in practice, dispenser 53 is loaded with a mixture of approximately 20% activated magnesia, 0% activated charcoal and diatomaceous earth. The activated magnesia and charcoal serve to chemically treat the solvent while the additional diatomaceous earth maintains the porosity of the filter cake deposited on the filter surface of tubes ilk: and thereby serves to reduce the layer caking on the filter by soil particles. It will be noted from the diagrammatic representations of the dispensers in FIGURE 1 that dispenser wells Stla and 53a are provided immediately below their respective dispensers and 53 within tank compartments 28a and 23b, respectively, and that these dispenser wells 56a and 53a are in turn respectively positioned above the intake openings of conduits 32 and 33 so that filter aid material and the adsorbent additives are allowed to form a slurry for immediate deposit on the porous filter tubes 1% when these dispensers are operated. It will also be seen that while the dispensed material is dispensed into the solvent tank compartments in FlGURE l, the dispensed material could also be injected directly into the conduits leading to pump 7 l-tl as is done in the alternative embodiment of FIG- URE 2.

The same type of dispensing means is embodied in the arrangement or" FIGURE 2 and, accordingly, like reference numerals have been applied to like units. it will be noted, however, that the dispensing means se and 53 are connected in position to inject the additive directly into the conduit ll leading to the inlet of the pump 14' for delivery into the stream of solvent discharged into the conduit 1%.

lnFlGURES l and 2 and as shown diagrammatically on the machine it), there is provided a presettable sequential controller fill. The structural and functional characteristics of the presettable sequential controller 6d are shown in the program schedule of 'FlGURE 3 and the wiring diagram of FIGURE 4. Thus, the sequential controller 6d is of the type incorporating a timer motor 61 which may be of the stepping-type and whichoperates to advance, in accordance with predetermined time increments, a series of switch cams shown at Cl, C2, C3, C4, C5, C6, C7 and CS. Each of the switch cams C1-C8, inclusive, has an appropriate action surface engaging and controlling a corresponding switch blade establishing appropriate electrical connections with either an upper or top contact and a lower or bottom contact. For ease in reference, an indication of a cam number followed by either the symbol T, or the symbol B will identify operation of the corresponding top contact or bottom contact, as controlled by the cam referred to. The switch controlled by cam C1 has only a single contact and is in series with a line switch 62, thereby to control energization of the main drive motor ll of the machine 10 and the timer motor er. it will be understood that the sequential controller 6% is connected to the usual electrical supply voltage.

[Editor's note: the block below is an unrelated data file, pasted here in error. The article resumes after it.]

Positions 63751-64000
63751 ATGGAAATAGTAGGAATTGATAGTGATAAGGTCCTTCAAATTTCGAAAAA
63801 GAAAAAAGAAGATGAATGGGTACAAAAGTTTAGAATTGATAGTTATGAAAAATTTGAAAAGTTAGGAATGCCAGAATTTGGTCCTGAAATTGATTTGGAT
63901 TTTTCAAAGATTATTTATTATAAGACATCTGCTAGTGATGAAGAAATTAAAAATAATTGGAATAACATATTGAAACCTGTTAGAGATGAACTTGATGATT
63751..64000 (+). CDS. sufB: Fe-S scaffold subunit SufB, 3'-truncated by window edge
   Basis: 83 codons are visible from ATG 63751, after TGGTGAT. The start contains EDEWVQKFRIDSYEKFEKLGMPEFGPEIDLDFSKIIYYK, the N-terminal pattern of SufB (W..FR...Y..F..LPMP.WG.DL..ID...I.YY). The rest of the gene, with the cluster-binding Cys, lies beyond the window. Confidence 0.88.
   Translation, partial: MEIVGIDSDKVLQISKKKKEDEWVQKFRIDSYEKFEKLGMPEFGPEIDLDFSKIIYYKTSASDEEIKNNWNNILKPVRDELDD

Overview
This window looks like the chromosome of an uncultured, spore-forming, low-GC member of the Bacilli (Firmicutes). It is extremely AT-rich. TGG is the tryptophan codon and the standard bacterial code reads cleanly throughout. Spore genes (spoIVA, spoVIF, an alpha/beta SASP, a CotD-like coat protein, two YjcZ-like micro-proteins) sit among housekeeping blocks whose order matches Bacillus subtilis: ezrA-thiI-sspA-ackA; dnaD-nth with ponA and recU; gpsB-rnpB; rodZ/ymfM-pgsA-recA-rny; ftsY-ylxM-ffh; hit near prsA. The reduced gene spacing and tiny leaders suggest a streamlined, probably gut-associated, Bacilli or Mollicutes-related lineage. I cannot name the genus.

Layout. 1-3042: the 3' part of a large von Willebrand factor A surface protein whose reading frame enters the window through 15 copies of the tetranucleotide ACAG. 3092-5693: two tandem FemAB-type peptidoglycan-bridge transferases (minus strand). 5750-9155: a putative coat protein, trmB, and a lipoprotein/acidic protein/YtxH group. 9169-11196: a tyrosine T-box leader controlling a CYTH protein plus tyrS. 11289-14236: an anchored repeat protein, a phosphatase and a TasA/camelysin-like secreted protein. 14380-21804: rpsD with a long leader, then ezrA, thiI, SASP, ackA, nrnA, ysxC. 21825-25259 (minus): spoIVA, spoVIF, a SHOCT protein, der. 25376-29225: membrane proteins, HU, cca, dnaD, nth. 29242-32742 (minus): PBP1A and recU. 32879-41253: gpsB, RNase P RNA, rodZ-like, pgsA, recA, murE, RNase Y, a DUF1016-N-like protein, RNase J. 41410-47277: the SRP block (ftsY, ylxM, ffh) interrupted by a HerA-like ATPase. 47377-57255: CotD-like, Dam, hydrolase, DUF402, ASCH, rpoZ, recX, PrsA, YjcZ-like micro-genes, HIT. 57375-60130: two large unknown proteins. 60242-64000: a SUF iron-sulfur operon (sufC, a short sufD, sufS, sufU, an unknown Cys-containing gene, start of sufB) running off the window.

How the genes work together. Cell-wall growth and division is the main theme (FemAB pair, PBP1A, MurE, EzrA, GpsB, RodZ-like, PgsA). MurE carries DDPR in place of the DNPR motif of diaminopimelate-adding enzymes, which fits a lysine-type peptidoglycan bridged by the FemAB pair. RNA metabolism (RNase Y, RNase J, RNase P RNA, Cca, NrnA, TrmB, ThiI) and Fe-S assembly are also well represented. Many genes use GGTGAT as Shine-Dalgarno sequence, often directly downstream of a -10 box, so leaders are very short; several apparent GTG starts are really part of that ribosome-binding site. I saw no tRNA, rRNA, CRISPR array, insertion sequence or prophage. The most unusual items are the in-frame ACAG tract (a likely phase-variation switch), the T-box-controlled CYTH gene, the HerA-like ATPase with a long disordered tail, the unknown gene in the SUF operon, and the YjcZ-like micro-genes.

Referring briefly to each of the cams incorporated in the sequential controller 66, the cam CZ controls through the upper contact energization of an air heater 63 which heater is used to temperature-condition a stream of air circulated through the machine lb as required to dry or to deodorize the materials contained within the treatment zone prescribed by the machine 10. In this connection, a blower motor 64 is also provided, the energization of which i controlled by the cam C8 and the function of which is to drive a stream of ventilating air through the air circuitry of the machine in conditioning contact with the materials being dry cleaned therein.

The bottom contact controlled by the cam regulates the control valve already identified by the reference numeral 24 in the arrangement or" FIGURES l and. 2.

The top contact of the cam C3 controls the operation of air valves shown at 66A and een and used to control the direction of the air stream through the machine All. The operation of the air circuitry of the machine It is illustrated diagrammatically in FIGURE 5 wherein the blower motor 64'- drives a blower discharging air through one of the valves 65, 65, indicated at A, whereupon the air stream may either be vented to atmosphere as at 67 the two-way valve, or conducted through a conduit 63 to a solvent condenser wherein any cleaner solvent contained in the air stream will be condensed for return to the hydraulic circuit via a drain pipe shown at 7%? in both FIGURES l and 2 leading to the unfiltered solvent tank in FIGURE 1 and the tank in FIGURE 2. The air stream leaves the solvent condenser via a conduit '71 and is returned to the machine 5 via the other of the two-way valves 66 indicated at B, after first being temperature-conditioned by exposure to the air heater 63. The valves 5%, as as shown at A and B, are mechanically ganged as at 72 for simultaneous operation by a single motor. The valve B of the valves 66, 66 may be arranged to draw air from the atmosphere when the discharge of the blower 65 is vented, as during deodorizing or during the predry operation.